Here’s something to remember when you are ready to dismiss an employee for poor attendance: You can’t use anyas a negative factor, and you can’t include any leave when tallying absences.
Advice: Always double-check your attendance records to exclude any FMLA-approved time from the count.
Recent case: Jamie transferred from another area of the University of Pittsburgh Medical Center to work as a psychiatric technician. That meant she was already eligible for FMLA leave. Within a short time of starting her new job, she was tardy at least six times and absent three times. The absences included a Dec. 1 call-off for which she submitted a false doctor’s note and a Dec. 30 incident in which she had applied too late to get her shift changed and then wound up arriving two hours late and leaving three hours early.
Then, in early January, she called off to take her mother to the emergency room. She phoned the next day to request FMLA leave going forward. Two days later, the hospital told her it had terminated her based on her December absences.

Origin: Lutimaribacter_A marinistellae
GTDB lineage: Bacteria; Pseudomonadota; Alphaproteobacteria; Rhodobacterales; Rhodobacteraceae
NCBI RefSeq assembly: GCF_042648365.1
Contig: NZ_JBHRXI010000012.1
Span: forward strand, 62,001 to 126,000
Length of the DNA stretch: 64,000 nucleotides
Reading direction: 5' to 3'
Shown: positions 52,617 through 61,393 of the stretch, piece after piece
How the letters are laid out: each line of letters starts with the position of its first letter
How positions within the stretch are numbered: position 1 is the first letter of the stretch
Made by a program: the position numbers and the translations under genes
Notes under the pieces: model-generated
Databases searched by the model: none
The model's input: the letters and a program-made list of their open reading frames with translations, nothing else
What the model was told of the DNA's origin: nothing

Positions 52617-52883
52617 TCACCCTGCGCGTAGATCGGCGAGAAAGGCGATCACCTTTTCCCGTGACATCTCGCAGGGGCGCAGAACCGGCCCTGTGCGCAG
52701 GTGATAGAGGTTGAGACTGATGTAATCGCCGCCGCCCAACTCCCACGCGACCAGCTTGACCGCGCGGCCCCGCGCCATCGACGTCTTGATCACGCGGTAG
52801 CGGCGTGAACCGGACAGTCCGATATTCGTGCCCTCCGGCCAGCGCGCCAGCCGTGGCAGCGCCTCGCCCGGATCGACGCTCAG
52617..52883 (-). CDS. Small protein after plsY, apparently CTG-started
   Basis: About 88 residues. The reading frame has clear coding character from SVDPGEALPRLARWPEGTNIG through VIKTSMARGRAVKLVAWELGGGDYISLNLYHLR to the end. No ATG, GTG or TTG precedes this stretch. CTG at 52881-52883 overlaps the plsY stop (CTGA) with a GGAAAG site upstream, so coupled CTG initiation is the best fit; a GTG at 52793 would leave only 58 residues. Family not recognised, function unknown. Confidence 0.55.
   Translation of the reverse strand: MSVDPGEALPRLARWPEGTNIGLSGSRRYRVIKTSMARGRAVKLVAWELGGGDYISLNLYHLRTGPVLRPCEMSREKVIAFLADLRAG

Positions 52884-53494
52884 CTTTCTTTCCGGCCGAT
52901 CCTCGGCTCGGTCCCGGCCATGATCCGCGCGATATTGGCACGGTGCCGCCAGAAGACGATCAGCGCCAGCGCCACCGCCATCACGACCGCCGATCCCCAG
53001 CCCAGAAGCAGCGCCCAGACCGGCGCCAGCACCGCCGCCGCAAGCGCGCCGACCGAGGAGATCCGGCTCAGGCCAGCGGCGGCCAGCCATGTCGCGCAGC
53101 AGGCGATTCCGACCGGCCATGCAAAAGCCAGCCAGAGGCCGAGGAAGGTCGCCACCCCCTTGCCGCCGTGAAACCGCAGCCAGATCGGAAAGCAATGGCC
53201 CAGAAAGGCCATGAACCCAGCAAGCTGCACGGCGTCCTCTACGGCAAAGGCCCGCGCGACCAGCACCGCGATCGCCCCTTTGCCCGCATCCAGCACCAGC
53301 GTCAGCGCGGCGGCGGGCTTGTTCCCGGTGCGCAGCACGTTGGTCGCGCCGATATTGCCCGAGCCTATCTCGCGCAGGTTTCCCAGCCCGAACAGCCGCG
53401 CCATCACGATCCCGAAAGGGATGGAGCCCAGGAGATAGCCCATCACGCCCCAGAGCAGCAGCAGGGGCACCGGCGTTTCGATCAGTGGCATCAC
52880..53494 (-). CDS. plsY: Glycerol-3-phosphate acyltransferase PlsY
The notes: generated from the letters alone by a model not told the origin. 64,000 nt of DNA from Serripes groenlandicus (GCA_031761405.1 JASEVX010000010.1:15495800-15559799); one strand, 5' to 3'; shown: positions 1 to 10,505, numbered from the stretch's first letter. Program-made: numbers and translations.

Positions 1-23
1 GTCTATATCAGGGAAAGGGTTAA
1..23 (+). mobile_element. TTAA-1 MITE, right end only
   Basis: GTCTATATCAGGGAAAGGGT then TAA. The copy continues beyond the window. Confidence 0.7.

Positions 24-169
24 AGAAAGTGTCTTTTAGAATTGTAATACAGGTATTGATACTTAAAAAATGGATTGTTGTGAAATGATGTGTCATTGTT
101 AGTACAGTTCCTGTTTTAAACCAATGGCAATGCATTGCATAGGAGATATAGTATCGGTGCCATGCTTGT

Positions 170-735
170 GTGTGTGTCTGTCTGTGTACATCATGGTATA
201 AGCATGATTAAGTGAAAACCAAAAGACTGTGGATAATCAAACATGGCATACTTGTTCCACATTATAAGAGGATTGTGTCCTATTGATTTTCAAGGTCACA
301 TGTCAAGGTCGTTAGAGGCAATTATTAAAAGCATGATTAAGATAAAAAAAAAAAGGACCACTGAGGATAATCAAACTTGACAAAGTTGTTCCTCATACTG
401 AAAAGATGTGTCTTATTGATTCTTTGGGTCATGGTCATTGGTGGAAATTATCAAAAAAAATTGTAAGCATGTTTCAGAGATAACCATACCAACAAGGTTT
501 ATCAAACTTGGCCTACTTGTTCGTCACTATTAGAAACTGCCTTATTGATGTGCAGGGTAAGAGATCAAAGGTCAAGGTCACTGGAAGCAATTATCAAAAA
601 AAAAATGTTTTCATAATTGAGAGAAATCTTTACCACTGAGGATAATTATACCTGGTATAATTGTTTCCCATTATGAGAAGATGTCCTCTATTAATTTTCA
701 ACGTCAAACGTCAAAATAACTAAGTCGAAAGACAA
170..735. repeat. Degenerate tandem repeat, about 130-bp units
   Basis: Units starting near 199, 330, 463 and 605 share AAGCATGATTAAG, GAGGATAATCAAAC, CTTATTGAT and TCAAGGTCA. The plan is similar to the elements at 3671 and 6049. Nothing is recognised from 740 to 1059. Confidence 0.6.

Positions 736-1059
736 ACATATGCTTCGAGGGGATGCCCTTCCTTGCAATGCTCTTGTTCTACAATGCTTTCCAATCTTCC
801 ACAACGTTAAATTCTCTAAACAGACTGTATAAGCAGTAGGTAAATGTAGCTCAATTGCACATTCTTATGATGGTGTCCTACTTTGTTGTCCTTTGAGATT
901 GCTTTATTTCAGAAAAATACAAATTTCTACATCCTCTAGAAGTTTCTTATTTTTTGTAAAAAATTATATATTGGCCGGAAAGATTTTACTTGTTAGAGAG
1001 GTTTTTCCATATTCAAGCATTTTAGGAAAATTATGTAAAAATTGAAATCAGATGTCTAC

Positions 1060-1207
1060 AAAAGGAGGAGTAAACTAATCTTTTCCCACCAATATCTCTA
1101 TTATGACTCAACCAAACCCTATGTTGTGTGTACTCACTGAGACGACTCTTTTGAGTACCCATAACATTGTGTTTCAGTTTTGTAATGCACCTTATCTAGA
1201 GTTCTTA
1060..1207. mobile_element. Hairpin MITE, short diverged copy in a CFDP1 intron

She sued, alleging FMLA violations. She contended that she had been terminated because she needed FMLA leave for her mother’s care.
At trial, the hospital presented the jury with a detailed explanation of the December absences and records showing it made the termination decision on Dec. 30.
The jury believed the hospital’s account, and found that it had terminated Jamie before she requested FMLA leave. The hospital effectively argued that it never considered any FMLA absences in its decision. (Lichtenstein v. UPMC, et al., No. 14-1143, 3rd Cir., 2015)